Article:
This is related.
LA officials defended the move, with that city’s police chief dismissing the criticism as “irresponsible.”
“It is very easy in hindsight to criticize a decision based on results the decider could never have known,” Chief Charlie Beck said at a news conference.
I wrote about this back in 2007, where I called it CYA security: given the choice between overreacting to a threat and wasting everyone’s time, and underreacting and potentially losing your job, it’s easy to overreact.
EDITED TO ADD (12/17): Best part of the story: the e-mailer’s address was email@example.com.
A Texas 9th-grader makes an electronic clock and brings it to school. Teachers immediately become stupid and call the police:
The bell rang at least twice, he said, while the officers searched his belongings and questioned his intentions. The principal threatened to expel him if he didn’t make a written statement, he said.
“They were like, ‘So you tried to make a bomb?'” Ahmed said.
“I told them no, I was trying to make a clock.”
“He said, It looks like a movie bomb to me.'”
The student’s name is Ahmed Mohamed, which certainly didn’t help.
We simply have to stop terrorizing ourselves. We just look stupid when we do it.
EDITED TO ADD (9/21): There’s more to the story. He’s been invited to the White House, Google, MIT, and Facebook, and offered internships by Reddit and Twitter. On the other hand, Sarah Palin doesn’t believe it was just a clock. And he’s changing schools.
India is cracking down on people who use technology to cheat on exams:
Candidates have been told to wear light clothes with half-sleeves, and shirts that do not have big buttons.
They cannot wear earrings and carry calculators, pens, handbags and wallets.
Shoes have also been discarded in favour of open slippers.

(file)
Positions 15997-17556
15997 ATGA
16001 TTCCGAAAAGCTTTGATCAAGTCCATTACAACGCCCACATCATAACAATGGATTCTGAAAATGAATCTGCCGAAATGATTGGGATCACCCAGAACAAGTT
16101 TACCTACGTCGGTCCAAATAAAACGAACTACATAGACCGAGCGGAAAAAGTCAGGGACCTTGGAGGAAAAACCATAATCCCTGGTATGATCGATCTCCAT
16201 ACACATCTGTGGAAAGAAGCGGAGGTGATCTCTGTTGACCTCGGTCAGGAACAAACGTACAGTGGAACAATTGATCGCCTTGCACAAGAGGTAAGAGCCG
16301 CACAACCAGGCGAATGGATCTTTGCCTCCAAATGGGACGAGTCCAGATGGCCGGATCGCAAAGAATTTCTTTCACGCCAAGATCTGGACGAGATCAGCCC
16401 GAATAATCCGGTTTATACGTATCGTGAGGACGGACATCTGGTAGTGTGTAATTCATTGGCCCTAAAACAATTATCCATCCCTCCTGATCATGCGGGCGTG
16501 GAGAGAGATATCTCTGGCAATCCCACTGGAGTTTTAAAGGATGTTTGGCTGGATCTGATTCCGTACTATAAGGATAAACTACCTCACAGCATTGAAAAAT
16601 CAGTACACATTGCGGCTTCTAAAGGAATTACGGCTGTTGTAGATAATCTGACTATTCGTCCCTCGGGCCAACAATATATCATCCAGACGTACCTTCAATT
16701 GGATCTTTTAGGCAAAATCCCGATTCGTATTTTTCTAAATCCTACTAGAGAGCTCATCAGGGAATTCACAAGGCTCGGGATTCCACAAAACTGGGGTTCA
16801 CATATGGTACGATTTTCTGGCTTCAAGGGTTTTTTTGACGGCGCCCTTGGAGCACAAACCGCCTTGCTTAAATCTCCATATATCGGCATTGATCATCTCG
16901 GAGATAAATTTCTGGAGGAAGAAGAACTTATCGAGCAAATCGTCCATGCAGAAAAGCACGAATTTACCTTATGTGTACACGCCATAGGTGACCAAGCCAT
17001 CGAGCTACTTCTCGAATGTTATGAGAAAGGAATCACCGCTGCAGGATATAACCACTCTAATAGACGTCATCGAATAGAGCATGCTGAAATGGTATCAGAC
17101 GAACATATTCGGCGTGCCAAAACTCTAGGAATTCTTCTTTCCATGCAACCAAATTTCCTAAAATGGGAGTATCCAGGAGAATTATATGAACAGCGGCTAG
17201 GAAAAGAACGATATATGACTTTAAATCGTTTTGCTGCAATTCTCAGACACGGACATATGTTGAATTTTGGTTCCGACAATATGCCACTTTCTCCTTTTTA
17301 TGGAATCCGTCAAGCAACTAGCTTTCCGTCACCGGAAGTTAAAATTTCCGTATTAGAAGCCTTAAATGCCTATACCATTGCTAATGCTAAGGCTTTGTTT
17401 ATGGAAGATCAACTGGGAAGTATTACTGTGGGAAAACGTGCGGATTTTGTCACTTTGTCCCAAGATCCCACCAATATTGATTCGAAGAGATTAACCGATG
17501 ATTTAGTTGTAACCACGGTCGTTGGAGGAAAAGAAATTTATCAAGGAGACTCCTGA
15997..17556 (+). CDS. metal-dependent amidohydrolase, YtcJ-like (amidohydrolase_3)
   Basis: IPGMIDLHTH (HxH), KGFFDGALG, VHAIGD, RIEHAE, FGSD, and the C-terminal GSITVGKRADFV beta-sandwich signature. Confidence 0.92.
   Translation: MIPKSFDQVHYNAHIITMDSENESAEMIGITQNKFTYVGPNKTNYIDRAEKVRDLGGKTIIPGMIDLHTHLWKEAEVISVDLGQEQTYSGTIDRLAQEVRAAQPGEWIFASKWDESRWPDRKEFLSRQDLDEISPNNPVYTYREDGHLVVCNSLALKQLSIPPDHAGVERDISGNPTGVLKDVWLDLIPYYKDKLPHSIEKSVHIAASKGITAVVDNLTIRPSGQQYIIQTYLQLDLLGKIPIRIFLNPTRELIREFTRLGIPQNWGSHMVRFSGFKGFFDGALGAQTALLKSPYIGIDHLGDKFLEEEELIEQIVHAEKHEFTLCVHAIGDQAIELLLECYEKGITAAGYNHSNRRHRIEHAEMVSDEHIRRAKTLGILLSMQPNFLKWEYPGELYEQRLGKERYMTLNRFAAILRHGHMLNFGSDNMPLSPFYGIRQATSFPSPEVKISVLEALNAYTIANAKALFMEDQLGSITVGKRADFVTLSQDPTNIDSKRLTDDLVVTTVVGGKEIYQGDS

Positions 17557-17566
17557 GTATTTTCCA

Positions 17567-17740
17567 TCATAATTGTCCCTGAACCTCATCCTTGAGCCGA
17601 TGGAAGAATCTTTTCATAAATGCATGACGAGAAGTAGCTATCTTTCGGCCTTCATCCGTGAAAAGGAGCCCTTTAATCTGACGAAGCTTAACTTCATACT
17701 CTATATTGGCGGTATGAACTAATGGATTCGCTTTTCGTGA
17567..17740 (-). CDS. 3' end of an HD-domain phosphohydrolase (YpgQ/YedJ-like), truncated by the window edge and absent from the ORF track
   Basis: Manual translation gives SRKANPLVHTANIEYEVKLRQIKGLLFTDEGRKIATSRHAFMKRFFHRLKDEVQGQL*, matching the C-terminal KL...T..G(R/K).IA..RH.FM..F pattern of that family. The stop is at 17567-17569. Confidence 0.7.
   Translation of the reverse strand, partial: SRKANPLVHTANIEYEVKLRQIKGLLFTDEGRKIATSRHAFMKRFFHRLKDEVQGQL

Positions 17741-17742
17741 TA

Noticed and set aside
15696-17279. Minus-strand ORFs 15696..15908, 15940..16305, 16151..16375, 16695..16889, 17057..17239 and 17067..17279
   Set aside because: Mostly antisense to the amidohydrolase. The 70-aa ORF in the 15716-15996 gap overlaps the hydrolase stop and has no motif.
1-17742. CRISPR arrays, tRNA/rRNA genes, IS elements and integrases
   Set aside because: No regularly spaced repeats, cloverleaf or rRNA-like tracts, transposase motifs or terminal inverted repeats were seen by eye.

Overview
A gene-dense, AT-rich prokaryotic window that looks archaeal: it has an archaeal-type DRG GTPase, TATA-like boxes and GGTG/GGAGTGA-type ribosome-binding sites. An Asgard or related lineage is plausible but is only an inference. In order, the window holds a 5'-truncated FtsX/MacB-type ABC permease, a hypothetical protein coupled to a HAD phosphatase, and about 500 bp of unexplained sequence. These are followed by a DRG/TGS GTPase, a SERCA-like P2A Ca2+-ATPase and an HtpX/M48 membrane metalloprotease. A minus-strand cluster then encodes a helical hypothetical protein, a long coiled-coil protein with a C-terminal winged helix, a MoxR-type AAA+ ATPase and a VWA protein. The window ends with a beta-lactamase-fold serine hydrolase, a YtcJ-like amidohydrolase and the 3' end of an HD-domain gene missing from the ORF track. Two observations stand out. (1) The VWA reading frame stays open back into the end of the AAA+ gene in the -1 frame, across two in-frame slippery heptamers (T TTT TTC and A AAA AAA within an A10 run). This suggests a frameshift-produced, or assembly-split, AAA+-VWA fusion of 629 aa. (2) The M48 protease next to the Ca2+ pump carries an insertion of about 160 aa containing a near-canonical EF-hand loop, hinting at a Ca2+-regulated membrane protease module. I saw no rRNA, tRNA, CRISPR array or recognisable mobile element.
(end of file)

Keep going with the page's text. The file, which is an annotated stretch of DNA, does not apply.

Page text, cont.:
In India students cheating in exams have been often found concealing Bluetooth devices and mobile SIM cards that have been stitched to their shirts.
I haven’t heard much about this sort of thing in the US or Europe, but I assume it’s happening there too.
This article, from some internal NSA publication, is about Lambros Callimahos, who taught an intensive 18-week course on cryptology for many years and died in 1977. Be sure to notice the great redacted photo of him and his students on page 17.
A real-world one-way function:
Alice and Bob procure the same edition of the white pages book for a particular town, say Cambridge. For each letter Alice wants to encrypt, she finds a person in the book whose last name starts with this letter and uses his/her phone number as the encryption of that letter.
To decrypt the message Bob has to read through the whole book to find all the numbers.
And a way to break it:
I still use this example, with an assumption that there is no reverse look-up. I recently taught it to my AMSA students. And one of my 8th graders said, “If I were Bob, I would just call all the phone numbers and ask their last names.”
In the fifteen years since I’ve been using this example, this idea never occurred to me. I am very shy so it would never enter my mind to call a stranger and ask for their last name. My student made me realize that my own personality affected my mathematical inventiveness.
I’ve written about the security mindset in the past, and this is a great example of it.
Sidebar photo of Bruce Schneier by Joe MacInnis.